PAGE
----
What is radiocarbon dating used for

Photography of the shroud by Secondo Pia in 1898 indicated that the image resembled a photographic 'negative' and represents the first modern study.

Each subsample was treated with 1M HCL (80° C for 2h), 1M Na OH (80° C for 2 h) and again in acid, with rinsing in between.

Two of the three samples were then bleached in Na OCL (2.5% at p H-3 for 30 min).

At the same time, the British Museum was invited to help in the certification of the samples provided and in the statistical analysis of the results. The age of the shroud is obtained as AD 1260-1390, with at least 95% confidence. The three containers containing the shroud (to be referred to as sample 1) and two control samples (samples 2 and 3) were then handed to representatives of each of the three laboratories together with a sample of the third control (sample 4), which was in the form of threads.

The procedures for taking the samples and treating the results were discussed by representatives of the three chosen laboratories at a meeting at the British Museum in January 1988 and their recommendations = standard deviation) errors, of the Shroud of Turin and control samples, as supplied by the three laboratories (A, Arizona; O, Oxford; Z, Zurich) (See also Table 2.) The shroud is sample 1, and the three controls are samples 2-4. The sampling of the shroud took place in the Sacristy at Turin Cathedral on the morning of 21 April 1988. All these operations, except for the wrapping of the samples in foil and their placing in containers, were fully documented by video film and photography.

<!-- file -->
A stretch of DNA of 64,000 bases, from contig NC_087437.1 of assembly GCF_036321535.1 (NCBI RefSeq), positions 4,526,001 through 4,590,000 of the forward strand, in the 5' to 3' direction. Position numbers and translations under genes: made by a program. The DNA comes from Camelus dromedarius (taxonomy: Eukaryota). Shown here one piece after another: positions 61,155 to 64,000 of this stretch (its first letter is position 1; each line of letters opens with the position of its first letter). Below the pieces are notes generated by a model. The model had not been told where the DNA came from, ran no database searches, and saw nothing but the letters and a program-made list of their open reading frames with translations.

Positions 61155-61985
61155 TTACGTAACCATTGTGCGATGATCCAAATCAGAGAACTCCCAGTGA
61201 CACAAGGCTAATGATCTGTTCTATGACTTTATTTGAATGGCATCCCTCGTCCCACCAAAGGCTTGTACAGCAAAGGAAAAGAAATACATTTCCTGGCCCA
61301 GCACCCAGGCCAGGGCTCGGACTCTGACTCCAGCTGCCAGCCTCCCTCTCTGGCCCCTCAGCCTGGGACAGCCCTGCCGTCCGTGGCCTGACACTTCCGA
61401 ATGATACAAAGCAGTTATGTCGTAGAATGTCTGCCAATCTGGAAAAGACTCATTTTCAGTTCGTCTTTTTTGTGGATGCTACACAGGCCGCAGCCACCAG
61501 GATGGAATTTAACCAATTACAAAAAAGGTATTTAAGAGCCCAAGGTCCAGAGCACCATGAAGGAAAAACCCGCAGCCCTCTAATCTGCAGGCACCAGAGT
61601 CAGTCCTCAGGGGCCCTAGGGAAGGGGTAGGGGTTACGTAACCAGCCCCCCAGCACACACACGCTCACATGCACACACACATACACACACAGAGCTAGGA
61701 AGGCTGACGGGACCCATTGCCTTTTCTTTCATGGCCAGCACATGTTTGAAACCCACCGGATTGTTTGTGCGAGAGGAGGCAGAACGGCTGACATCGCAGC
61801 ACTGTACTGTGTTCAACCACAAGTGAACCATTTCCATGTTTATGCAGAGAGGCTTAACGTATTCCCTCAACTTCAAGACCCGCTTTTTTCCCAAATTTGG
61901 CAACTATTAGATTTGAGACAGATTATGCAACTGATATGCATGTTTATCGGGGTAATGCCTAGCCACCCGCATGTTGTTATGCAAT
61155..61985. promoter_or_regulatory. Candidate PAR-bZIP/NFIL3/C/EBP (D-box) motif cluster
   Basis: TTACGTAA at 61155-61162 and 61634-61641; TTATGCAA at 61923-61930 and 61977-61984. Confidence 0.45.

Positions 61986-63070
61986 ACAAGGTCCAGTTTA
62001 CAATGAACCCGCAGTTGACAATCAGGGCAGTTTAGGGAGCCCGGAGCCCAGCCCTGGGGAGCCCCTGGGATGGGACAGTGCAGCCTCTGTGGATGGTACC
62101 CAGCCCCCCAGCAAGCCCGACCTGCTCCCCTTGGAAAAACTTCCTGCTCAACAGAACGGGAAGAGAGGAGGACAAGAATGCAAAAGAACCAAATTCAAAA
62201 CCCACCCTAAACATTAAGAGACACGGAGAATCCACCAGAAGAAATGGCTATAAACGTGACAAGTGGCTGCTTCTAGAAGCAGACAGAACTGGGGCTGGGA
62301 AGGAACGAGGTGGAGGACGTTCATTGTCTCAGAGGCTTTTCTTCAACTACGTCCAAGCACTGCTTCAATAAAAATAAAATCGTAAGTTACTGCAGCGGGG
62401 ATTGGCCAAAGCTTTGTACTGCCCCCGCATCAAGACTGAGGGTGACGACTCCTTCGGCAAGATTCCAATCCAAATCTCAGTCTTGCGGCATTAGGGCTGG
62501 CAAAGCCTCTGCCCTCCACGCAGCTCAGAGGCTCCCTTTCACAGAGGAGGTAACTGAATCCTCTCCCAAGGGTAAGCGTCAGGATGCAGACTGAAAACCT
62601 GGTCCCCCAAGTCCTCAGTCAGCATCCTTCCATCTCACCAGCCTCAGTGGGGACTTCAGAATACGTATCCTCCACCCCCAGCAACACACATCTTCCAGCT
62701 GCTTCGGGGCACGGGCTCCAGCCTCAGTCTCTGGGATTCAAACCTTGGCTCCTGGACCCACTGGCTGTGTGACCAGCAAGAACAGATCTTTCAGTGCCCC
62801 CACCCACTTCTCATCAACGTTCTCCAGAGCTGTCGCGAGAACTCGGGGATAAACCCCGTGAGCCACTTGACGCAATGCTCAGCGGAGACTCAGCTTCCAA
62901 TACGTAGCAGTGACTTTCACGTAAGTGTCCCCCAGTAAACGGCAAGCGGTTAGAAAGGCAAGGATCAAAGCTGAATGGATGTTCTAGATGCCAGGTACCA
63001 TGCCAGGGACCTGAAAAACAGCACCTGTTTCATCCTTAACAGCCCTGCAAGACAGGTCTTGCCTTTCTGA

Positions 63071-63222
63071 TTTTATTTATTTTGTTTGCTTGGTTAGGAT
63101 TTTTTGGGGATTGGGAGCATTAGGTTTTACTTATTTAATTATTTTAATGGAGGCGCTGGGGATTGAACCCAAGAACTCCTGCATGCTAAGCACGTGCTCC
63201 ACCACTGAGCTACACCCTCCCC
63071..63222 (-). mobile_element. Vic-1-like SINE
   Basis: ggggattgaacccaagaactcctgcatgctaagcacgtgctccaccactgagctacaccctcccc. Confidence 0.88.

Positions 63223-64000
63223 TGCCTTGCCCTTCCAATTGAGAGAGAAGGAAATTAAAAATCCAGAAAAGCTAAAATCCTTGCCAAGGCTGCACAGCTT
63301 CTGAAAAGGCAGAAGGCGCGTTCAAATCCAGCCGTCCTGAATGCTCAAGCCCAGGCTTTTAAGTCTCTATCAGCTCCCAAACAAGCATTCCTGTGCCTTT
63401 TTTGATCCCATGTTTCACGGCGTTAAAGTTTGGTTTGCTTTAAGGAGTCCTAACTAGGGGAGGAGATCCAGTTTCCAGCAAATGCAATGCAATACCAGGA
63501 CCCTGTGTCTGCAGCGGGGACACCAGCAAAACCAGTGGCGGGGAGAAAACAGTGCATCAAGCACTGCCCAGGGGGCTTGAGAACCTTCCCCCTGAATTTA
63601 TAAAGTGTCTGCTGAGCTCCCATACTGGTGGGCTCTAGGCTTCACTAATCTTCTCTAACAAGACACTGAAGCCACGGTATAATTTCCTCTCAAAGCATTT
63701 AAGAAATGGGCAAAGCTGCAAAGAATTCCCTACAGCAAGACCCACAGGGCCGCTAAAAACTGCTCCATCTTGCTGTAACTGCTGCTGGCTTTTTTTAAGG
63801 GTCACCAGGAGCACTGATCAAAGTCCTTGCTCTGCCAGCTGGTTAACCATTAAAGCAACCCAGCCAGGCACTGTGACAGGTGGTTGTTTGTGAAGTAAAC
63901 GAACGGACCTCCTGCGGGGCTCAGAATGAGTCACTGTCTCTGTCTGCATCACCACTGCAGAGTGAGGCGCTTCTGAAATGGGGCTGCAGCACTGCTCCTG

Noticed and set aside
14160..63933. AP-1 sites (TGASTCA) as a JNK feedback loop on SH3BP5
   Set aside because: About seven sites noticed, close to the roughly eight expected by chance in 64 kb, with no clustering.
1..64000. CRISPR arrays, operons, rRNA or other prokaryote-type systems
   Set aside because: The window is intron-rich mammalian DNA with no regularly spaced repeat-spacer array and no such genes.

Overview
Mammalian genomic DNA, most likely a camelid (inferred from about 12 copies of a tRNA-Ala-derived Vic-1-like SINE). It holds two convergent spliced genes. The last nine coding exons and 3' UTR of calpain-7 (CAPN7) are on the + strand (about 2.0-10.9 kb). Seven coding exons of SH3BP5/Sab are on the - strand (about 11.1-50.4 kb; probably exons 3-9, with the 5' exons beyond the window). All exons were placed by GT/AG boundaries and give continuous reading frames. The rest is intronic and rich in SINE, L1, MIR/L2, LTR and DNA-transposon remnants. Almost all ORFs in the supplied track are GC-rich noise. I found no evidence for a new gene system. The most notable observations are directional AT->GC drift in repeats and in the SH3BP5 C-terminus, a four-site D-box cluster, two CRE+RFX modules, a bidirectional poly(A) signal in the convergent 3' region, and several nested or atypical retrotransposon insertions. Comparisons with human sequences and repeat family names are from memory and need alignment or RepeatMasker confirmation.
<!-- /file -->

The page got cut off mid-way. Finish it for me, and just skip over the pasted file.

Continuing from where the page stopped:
Zurich precleaned the sample in an ultrasonic bath.